Photograph her. All over the city.
posted by JanetLand at 2:19 PM on March 29, 2011 [4 favorites]

I should expand that a bit. I was thinking of this post, and how much fun it was for both of them. You don't have to dress anybody up like a superhero, but just the staging of fun scenes to photograph could be a terrific day for both of you.
posted by JanetLand at 2:22 PM on March 29, 2011

Is there a zoo there? Or a pet store? I wonder if you could talk to your local shelter about taking a dog for a walk once a week or so. Animals cheer people up and they don't care if you don't hear well or can't remember things.
posted by WorkingMyWayHome at 2:23 PM on March 29, 2011

Response by poster: Thanks, everyone. These are all great ideas. I'm glad a few of you mentioned the kids-playing idea. I can certainly arrange that, and I could probably borrow a friend's baby for the afternoon, too.

A little more background: Her memory loss is hard to pinpoint, but it's all short-term. Some things she remembers, others not. Repetition helps. It hasn't harmed her conversation at all, she's great fun to talk to and has a lot of wonderful stories (she's a Halifax Explosion survivor, her parents were Lebanese immigrants).

Re: the harbor cruise idea, there's no reason we can't take the ferry across for an afternoon expedition right away. The greenhouses should open in the next week or so, so that would be a fun expedition, too.
posted by tempest in a teapot at 2:23 PM on March 29, 2011

A petting zoo or an animal shelter, where she can touch some (docile and calm) animals might be fun. My grandmother and I just spent a few minutes watching cute dog and cat videos on Youtube.

We don't do too many outings, but other things my grandma (very similar age, medical conditions, and m enjoys are holding babies who come to visit her, helping me cook things, especially rolling cookie dough in her hands, looking at old family pictures and talking about the past, playing simple card and board games, and reading the most outrageous tabloid newspapers we can find. I read them to her in an EXTREMELY shocked tone of voice, the most scandalous the better. Personal ads are also good.
posted by Snarl Furillo at 2:23 PM on March 29, 2011 [4 favorites]

Sorry, that was supposed to be "very similar age, medical conditions and mobility limitations."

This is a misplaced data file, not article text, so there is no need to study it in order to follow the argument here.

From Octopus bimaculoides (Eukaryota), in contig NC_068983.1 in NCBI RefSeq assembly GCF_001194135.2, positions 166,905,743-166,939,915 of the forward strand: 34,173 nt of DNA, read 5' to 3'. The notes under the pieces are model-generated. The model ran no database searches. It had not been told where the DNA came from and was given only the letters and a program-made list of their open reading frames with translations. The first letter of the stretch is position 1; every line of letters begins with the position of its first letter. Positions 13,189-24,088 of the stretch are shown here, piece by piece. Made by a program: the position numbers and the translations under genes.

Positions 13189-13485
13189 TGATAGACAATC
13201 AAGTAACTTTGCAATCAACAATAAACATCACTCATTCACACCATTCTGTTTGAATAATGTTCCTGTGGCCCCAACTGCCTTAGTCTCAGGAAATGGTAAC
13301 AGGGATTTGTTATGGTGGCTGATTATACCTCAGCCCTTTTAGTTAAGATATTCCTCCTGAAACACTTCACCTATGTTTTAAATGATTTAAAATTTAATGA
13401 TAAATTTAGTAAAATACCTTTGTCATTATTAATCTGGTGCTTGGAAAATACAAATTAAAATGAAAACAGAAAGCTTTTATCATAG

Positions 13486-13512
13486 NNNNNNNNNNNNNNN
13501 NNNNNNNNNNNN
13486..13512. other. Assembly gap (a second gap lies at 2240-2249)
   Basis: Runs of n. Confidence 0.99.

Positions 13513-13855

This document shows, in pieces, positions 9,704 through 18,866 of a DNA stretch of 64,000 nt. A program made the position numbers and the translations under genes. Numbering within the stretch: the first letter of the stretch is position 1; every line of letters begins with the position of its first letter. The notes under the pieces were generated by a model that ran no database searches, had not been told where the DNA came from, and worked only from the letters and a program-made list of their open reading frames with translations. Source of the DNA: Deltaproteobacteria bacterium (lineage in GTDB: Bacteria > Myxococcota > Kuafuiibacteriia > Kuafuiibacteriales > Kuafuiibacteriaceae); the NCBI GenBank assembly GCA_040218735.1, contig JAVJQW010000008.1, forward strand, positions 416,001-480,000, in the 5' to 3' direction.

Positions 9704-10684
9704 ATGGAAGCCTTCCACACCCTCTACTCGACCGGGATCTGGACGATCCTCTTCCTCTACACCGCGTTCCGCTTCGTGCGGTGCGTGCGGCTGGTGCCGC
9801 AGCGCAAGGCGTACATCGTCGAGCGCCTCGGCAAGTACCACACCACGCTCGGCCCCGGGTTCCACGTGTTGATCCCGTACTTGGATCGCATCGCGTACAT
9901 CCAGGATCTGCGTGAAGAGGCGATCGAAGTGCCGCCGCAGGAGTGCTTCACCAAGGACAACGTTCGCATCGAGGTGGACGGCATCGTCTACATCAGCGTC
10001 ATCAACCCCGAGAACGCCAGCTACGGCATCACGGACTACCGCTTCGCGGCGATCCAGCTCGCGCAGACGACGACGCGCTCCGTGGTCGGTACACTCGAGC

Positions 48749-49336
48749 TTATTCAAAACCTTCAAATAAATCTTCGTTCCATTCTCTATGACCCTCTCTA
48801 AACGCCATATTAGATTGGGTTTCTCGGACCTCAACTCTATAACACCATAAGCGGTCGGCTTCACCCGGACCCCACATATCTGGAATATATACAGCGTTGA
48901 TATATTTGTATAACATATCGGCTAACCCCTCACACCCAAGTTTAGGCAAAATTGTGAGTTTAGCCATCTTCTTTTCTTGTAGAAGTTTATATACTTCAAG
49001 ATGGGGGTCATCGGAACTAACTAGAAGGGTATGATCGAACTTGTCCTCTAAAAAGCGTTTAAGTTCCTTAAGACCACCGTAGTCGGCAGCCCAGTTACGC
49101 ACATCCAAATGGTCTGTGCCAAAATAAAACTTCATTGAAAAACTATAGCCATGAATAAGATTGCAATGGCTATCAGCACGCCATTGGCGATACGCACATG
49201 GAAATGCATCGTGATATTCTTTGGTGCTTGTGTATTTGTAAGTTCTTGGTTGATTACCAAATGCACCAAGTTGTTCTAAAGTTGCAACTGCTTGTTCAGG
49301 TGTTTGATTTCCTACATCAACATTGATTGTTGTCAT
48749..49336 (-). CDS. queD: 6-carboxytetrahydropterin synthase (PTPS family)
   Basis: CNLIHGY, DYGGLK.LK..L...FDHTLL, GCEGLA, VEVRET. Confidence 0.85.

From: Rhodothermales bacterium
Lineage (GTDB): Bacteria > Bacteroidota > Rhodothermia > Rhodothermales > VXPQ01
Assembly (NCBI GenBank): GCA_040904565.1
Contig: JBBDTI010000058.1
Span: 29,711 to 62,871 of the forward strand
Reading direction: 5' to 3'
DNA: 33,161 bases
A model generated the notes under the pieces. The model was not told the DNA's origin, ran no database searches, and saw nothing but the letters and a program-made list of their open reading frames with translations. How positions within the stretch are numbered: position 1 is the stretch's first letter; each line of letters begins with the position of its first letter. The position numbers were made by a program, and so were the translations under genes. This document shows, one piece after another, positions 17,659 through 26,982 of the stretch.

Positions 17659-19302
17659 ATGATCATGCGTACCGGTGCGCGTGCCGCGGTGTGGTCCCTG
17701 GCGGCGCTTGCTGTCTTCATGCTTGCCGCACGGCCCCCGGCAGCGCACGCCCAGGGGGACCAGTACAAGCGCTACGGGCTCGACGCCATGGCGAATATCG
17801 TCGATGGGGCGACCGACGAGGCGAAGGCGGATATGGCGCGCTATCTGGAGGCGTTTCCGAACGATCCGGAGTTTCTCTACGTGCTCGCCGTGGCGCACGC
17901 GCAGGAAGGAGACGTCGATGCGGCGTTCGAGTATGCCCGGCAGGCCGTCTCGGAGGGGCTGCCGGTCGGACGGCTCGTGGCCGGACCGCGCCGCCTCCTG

Borrowing a friend's baby sounds like a GREAT idea.
posted by Snarl Furillo at 2:24 PM on March 29, 2011

My grandmother passed recently, but one activity she really enjoyed later in her life (she was blind and had severe mobility issues) was being around children. She couldn't babysit, but she liked to tag along with me while I did.

She also enjoyed being around while food was prepared. She'd pretty much lost her appetite, but she loved the smells. And she loved to be a kind of armchair quarterback for the cook (usually me). We had great visits around cooking because the floodgates of her memories would just open up, triggered by smell I guess.

Also, she enjoyed cuddling. Babies, dogs, her great-grandchildren (the ones who weren't afraid of her; no need to scare the little ones), it didn't matter. She craved physical affection, but was way too reserved to mention it.

She liked it one day when I organized our visit around a theme. In our case, it was a farm where we used to live. I took her some biscuits made from the recipe of the lady of the farmhouse. We went to a dairy to visit the cows and take photos. Then later, we made butter out of some cream I bought there.

If I'd had more time, I would have taken her to the dairy again. She just blossomed there.
posted by S'Tella Fabula at 2:40 PM on March 29, 2011 [1 favorite]

An idea from the Mamika site: crash some weddings or funerals. If they are at a church, the public is allowed to come in and sit at the back to watch. You probably can't attend the wedding receptions, but lots of funerals have a lunch afterward at the parish hall next door. At the last funeral I went to, one of the ladies at the luncheon said she goes to a lot of these, since she can't really get around anymore and she lived very close to the church. She was a longtime parish member, so even if she didn't know the deceased or their family personally, she knew a lot of the people who attended the service.

Another idea from S'Tella Fabula's post: animals. In my town, the animal shelter likes volunteers to come in and play with the cats or take the dogs for a walk.
posted by CathyG at 2:47 PM on March 29, 2011

Not to stomp all over the animal shelter idea, but I would contact the animal shelter in person beforehand to see if it's OK to stop in and play with the animals. I used to volunteer at an animal shelter, and I had to go through some training before I was allowed to interact with the cats by myself (I was in the cat room).

We would get people in all the time who saw the Animal Shelter as a Petting Zoo, and and while some are OK with that, ours was not, particularly since we had a highly contagious feline disease that was going around. And I had to tell visitors that no, they can't touch the animals at all unless they were serious about adopting.

I'd hate to have her and you head out to a shelter looking for some animal interaction, just to find that it's not allowed. A Petting Zoo might be a much better option.